The caretaker Government of Bulgaria does not fully meet the minimum standards for the elimination of trafficking but is making significant efforts to do so. These efforts included convicting more traffickers, informally adopting new NAPs for 2022 and 2023, and utilizing seized assets to supplement shelters and specialized service centers directly assisting trafficking victims. Additionally, the prosecutor general mandated specialized trafficking training for investigative prosecutors and magistrates and required the assignment of trafficking cases to those individuals. The National Investigative Service (NIS) established a cyber unit, focusing on internet-based exploitation, including trafficking, and financial investigations, and assisted regional police in investigating crimes with online components. Furthermore, the Bulgarian and German ministries of labor cooperated on a bilateral work program to combat labor trafficking, including joint anti-trafficking activities, informational campaigns targeting the large number of Bulgarians seeking employment in Germany, and a bilateral referral mechanism for trafficking cases between the countries. However, the caretaker government did not demonstrate overall increasing efforts compared with the previous reporting period, even considering the impact of the COVID-19 pandemic, if any, on its anti-trafficking capacity. Courts continued to issue suspended sentences for most convicted traffickers (68 percent), which weakened deterrence, did not adequately reflect the nature of the crime, and undercut broader efforts to fight trafficking. Authorities did not adequately screen for trafficking indicators or identify victims, particularly among vulnerable groups, such as Roma. In addition, a limited number of identified victims received assistance (29 percent). Moreover, the caretaker government provided limited funding to NGOs for victim services and to the National Commission for Combatting Trafficking in Human Beings (NCCTHB) for capacity building and implementation of anti-trafficking activities, limiting the sustainability of the government’s anti-trafficking systems. The lack of resources, legal authority to pursue labor trafficking cases, and sufficient training impeded labor officials’ ability to enforce laws effectively. Finally, corruption in law enforcement and the judiciary continued to hinder progress, and alleged complicity in trafficking crimes persisted with impunity. Therefore Bulgaria remained on Tier 2 Watch List for the second consecutive year.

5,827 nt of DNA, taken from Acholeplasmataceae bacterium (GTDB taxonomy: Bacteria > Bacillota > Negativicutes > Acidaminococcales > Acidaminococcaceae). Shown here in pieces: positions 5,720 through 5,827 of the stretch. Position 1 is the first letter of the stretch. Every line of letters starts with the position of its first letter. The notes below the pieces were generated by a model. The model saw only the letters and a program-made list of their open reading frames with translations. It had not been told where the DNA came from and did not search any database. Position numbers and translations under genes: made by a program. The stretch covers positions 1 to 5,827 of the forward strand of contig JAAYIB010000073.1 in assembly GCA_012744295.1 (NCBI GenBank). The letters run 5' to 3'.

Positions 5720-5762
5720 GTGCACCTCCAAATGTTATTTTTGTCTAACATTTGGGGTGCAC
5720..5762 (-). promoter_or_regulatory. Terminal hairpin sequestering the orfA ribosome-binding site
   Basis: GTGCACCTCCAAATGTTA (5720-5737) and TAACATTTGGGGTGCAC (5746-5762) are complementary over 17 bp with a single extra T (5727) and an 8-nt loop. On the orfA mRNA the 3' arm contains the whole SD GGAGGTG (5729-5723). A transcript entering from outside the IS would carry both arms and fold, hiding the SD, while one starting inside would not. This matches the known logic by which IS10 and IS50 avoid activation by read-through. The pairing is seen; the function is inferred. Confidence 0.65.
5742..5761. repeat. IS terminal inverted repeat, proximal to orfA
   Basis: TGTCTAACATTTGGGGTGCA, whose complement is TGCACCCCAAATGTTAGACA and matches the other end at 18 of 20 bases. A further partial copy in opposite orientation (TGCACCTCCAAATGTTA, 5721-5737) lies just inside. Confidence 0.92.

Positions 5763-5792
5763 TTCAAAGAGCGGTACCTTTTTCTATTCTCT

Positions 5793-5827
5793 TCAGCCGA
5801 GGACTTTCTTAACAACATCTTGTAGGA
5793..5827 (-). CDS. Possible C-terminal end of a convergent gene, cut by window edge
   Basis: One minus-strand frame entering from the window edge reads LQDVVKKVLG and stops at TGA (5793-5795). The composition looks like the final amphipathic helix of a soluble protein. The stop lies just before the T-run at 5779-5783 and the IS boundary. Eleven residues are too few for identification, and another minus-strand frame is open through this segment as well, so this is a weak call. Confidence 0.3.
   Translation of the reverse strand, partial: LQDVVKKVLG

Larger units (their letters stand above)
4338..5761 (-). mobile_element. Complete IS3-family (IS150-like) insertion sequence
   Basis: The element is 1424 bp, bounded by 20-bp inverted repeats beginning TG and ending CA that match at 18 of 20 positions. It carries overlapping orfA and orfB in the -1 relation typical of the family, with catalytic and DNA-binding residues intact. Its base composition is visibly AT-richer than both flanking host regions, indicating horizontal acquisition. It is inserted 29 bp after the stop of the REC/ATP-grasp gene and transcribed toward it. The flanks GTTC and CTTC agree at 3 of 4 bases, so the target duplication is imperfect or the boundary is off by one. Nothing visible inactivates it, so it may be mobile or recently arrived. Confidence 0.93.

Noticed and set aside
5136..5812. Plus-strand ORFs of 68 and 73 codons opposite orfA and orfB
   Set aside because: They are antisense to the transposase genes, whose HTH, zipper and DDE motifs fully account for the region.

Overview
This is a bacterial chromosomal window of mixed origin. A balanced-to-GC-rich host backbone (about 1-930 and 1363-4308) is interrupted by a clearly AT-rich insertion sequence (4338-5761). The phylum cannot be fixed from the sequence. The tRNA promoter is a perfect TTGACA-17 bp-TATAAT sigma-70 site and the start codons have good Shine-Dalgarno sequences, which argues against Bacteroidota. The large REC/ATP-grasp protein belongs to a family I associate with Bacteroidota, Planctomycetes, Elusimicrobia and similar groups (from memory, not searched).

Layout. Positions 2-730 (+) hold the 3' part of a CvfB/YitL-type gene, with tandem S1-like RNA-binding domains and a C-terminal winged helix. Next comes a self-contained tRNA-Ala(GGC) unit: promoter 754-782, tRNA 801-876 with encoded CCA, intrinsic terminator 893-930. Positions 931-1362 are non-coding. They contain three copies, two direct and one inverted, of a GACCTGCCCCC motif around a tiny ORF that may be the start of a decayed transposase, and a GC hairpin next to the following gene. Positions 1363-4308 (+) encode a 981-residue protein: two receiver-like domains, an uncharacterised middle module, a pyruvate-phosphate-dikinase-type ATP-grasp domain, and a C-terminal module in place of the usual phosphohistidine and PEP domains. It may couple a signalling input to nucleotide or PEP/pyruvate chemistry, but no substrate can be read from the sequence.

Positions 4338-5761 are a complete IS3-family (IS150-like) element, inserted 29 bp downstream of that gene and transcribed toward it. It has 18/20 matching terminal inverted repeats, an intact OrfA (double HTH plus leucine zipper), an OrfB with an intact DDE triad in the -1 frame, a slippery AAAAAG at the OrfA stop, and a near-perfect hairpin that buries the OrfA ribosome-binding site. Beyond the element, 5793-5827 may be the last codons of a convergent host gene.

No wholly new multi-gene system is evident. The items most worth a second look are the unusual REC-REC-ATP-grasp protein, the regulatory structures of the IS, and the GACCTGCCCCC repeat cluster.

The Government of Bulgaria should:
- Vigorously investigate and prosecute trafficking crimes, and convict traffickers, including complicit government officials.
- Seek adequate penalties for convicted traffickers, which should involve significant prison terms.
- Proactively identify potential trafficking victims, especially among vulnerable populations such as Roma, and ensure all identified victims receive state-funded assistance.
- Train employees of relevant institutions on understanding and applying NRM guidelines for referring victims to services.
- Introduce a sustainable financial mechanism for victim services and allocate adequate funding to NGOs for the victim protection program.
- Increase funding to NCCTHB for capacity building, including staff, and anti-trafficking activities, such as prevention campaigns.
- Expand labor inspectors’ legal authority to identify and pursue labor trafficking cases and provide training for inspectors on recognizing trafficking indicators.
- Establish and implement a reliable comprehensive statistical system for collecting and collating victim identification and assistance data.
- Implement the non-punishment provision ensuring trafficking victims are not inappropriately penalized solely for unlawful acts committed as a direct result of being trafficked and provide guidance to authorities on its application.
- Develop a formal mechanism that utilizes financial assets seized from convicted traffickers to supplement victim services and victim compensation.
- Train authorities on evidence collection and investigating trafficking crimes, particularly labor trafficking and online sex trafficking crimes.
- Enhance efforts to train law enforcement officials, prosecutors, and judges to understand the severity of trafficking crimes and their impact on victims, particularly the negative impact of suspended or short sentences.
- Provide qualified legal counsel and courtroom protections for victims assisting prosecutions.
from 2023 Trafficking in Persons Report – U.S. Department of State
2023 Trafficking in Persons Report – United States Department of State